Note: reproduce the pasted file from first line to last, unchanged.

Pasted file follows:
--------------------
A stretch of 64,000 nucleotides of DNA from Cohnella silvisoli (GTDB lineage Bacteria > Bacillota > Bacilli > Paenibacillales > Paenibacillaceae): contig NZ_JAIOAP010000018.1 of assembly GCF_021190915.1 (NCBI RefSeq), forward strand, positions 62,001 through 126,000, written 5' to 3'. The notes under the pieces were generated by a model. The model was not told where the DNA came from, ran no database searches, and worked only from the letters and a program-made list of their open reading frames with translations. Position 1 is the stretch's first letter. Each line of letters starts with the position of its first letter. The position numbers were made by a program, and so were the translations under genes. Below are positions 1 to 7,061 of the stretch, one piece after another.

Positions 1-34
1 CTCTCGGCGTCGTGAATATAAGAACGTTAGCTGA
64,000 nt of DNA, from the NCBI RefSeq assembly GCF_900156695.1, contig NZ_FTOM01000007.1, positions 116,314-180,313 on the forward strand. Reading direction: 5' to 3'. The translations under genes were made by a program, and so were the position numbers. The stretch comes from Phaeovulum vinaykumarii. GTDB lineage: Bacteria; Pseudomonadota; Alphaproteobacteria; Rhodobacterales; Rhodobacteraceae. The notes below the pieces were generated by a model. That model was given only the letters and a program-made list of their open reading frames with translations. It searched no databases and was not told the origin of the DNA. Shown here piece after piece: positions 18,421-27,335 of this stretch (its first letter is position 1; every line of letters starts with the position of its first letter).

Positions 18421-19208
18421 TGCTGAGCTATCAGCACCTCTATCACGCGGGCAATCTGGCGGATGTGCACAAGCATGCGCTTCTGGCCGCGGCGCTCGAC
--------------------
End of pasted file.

A stretch of 64,000 nucleotides of DNA from Cohnella silvisoli (GTDB lineage Bacteria > Bacillota > Bacilli > Paenibacillales > Paenibacillaceae): contig NZ_JAIOAP010000018.1 of assembly GCF_021190915.1 (NCBI RefSeq), forward strand, positions 62,001 through 126,000, written 5' to 3'. The notes under the pieces were generated by a model. The model was not told where the DNA came from, ran no database searches, and worked only from the letters and a program-made list of their open reading frames with translations. Position 1 is the stretch's first letter. Each line of letters starts with the position of its first letter. The position numbers were made by a program, and so were the translations under genes. Below are positions 1 to 7,061 of the stretch, one piece after another.

Positions 1-34
1 CTCTCGGCGTCGTGAATATAAGAACGTTAGCTGA
64,000 nt of DNA, from the NCBI RefSeq assembly GCF_900156695.1, contig NZ_FTOM01000007.1, positions 116,314-180,313 on the forward strand. Reading direction: 5' to 3'. The translations under genes were made by a program, and so were the position numbers. The stretch comes from Phaeovulum vinaykumarii. GTDB lineage: Bacteria; Pseudomonadota; Alphaproteobacteria; Rhodobacterales; Rhodobacteraceae. The notes below the pieces were generated by a model. That model was given only the letters and a program-made list of their open reading frames with translations. It searched no databases and was not told the origin of the DNA. Shown here piece after piece: positions 18,421-27,335 of this stretch (its first letter is position 1; every line of letters starts with the position of its first letter).

Positions 18421-19208
18421 TGCTGAGCTATCAGCACCTCTATCACGCGGGCAATCTGGCGGATGTGCACAAGCATGCGCTTCTGGCCGCGGCGCTCGAC